Article Text

Original research
Body iron stores had no impact on coronary heart disease outcomes: a middle-aged male cohort from the general population with 21-year follow-up
  1. Salim Bary Barywani1,2,
  2. Erik Östgärd Thunström1,2,
  3. Zacharias Mandalenakis1,2 and
  4. Per-Olof Hansson1,2
  1. 1Department of Molecular and Clinical Medicine, Sahlgrenska Academy, University of Gothenburg, Medicine, Gothemburg, Sweden
  2. 2Department of Medicine, Geriatrics and Emergency Medicine/Östra, Sahlgrenska University Hospital, Region VästraGötaland, Medicine, Gothenburg, Sweden
  1. Correspondence to Dr Salim Bary Barywani; salim.barywani{at}vgregion.se

Abstract

Background Body iron stores (BISs) have been proposed to be related to the development of cardiovascular diseases. However, results from epidemiological studies are conflicting. Knowledge on the long-term impact of BIS on cardiovascular outcomes in the general population is lacking.

Purpose The aim of this study was to explore the relationship between BIS and coronary heart disease (CHD) including death due to CHD.

Methods This investigation is part of ‘The Study of Men Born in 1943’, a longitudinal prospective study of men living in the city of Gothenburg, Sweden. This random population sample was examined in 1993 (all at 50 years of age at baseline). A medical examination was performed, and questionnaires were used to evaluate lifestyle factors. Biomarkers for iron stores (serum ferritin and serum transferrin receptor) was analysed from frozen blood samples in 2014. All hospital admissions were registered through national registers during the entire follow-up from 1993 to 2014. HRs were estimated by Cox proportional-hazard regression analyses.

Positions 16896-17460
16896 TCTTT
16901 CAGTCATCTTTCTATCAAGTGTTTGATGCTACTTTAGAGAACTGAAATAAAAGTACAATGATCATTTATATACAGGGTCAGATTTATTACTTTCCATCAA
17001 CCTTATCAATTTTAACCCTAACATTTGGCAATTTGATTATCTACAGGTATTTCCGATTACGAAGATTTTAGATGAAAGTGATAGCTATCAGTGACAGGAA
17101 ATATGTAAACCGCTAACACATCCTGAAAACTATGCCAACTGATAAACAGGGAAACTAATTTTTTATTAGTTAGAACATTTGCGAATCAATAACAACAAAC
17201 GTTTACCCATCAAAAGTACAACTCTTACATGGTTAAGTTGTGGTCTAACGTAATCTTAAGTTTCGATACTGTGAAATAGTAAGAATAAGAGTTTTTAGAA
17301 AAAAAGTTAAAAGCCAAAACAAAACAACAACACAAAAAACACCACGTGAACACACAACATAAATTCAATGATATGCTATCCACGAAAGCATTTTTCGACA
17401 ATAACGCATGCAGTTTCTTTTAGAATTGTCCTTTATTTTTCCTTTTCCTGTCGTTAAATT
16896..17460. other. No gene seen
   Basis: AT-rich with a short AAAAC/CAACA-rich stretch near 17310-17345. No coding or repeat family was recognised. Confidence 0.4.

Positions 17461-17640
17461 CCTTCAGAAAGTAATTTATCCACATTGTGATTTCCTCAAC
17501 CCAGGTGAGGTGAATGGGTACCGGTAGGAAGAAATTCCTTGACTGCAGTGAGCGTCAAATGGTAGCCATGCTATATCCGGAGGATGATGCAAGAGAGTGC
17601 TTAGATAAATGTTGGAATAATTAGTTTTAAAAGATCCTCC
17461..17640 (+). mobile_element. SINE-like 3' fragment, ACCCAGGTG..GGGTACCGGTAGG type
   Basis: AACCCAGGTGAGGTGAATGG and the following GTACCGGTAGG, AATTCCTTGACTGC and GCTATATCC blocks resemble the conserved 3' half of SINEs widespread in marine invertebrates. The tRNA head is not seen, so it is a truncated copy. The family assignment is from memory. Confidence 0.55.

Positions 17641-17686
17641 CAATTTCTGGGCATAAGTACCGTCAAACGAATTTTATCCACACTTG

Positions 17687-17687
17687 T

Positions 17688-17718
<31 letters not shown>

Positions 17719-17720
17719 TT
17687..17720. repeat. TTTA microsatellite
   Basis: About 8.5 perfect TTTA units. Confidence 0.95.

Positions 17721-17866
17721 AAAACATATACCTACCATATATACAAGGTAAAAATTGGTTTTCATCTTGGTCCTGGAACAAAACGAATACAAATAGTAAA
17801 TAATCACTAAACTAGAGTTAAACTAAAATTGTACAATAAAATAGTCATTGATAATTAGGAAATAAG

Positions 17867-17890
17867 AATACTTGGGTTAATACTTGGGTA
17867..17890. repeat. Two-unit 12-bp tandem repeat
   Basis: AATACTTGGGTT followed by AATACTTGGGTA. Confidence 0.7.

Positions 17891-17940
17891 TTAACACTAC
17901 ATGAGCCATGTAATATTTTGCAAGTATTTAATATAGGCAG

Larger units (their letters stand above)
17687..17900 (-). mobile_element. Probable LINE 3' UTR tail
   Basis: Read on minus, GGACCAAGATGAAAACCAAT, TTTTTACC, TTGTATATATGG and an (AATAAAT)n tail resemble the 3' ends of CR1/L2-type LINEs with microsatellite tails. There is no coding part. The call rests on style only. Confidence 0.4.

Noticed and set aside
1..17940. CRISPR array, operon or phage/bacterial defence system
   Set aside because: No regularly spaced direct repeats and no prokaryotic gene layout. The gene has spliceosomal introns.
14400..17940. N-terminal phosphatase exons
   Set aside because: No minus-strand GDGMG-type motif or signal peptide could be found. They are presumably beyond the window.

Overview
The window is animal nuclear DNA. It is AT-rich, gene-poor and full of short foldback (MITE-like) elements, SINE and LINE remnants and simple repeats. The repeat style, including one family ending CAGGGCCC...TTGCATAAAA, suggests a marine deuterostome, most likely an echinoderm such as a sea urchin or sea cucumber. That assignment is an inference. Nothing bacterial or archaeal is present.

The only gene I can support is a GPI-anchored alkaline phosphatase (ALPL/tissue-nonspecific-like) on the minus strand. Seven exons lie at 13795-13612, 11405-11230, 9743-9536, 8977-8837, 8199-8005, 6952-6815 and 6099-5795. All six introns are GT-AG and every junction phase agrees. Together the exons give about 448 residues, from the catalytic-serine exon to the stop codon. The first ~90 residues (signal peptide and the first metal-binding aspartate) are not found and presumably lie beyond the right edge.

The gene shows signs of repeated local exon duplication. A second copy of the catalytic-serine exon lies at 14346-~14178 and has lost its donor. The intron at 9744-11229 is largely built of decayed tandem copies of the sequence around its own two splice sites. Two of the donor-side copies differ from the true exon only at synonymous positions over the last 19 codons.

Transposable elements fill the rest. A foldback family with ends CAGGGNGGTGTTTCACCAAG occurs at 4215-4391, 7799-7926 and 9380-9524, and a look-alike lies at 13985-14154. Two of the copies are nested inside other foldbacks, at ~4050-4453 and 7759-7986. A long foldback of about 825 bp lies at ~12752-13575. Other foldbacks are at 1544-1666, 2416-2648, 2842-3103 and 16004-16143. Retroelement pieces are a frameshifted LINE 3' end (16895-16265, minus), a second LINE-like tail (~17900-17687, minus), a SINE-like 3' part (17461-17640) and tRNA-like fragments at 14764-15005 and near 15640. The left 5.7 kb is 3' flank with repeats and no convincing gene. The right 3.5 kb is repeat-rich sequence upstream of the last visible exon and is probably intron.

Results During the 21 years follow-up period, 120 participants (15.2%) developed CHD and 16 patients (2%) died due to CHD. The all-cause mortality was 15.2% (n=120) including 40 cardiovascular deaths (5.1%). In a multivariable Cox regression analysis, the daily smoking, hypertension and the increased resting heart rate was independent predictors of CHD, while no significant association was found between BIS and risk of CHD.

Conclusions In a cohort of middle-aged men from the general population with well validated and prospectively collected data, we did not find any association between serum ferritin or serum transferrin receptor as markers of BIS and CHD events after 21 years of follow-up.

Trail registration number NCT03138122.

  • Myocardial Infarction
  • Percutaneous Coronary Intervention
  • Epidemiology
  • Coronary Artery Disease

Data availability statement

Data are available on reasonable request. The data that support the findings of this study are available on request from the corresponding author, SBB.

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Key questions

What is already known about this subject?

  • Epidemiological data on iron status and cardiovascular disease risk are conflicting, and the long-term impact of the body iron stores (BIS) on the coronary heart disease (CHD) outcomes in the general population is still lacking.

What does this study add?

  • The 21-year incidence of CHD in middle-aged men from general population was as high as about 15%.

  • BIS markers: serum ferritin and serum transferrin receptor had no relationship with the risk for coronary heart disease events.

How might this impact on clinical practice?

  • This study support the theory that BIS has no relationship with cardiovascular risk.

  • Further studies are needed regarding the relationship between the intake of red meat and increased cardiovascular risk.

Introduction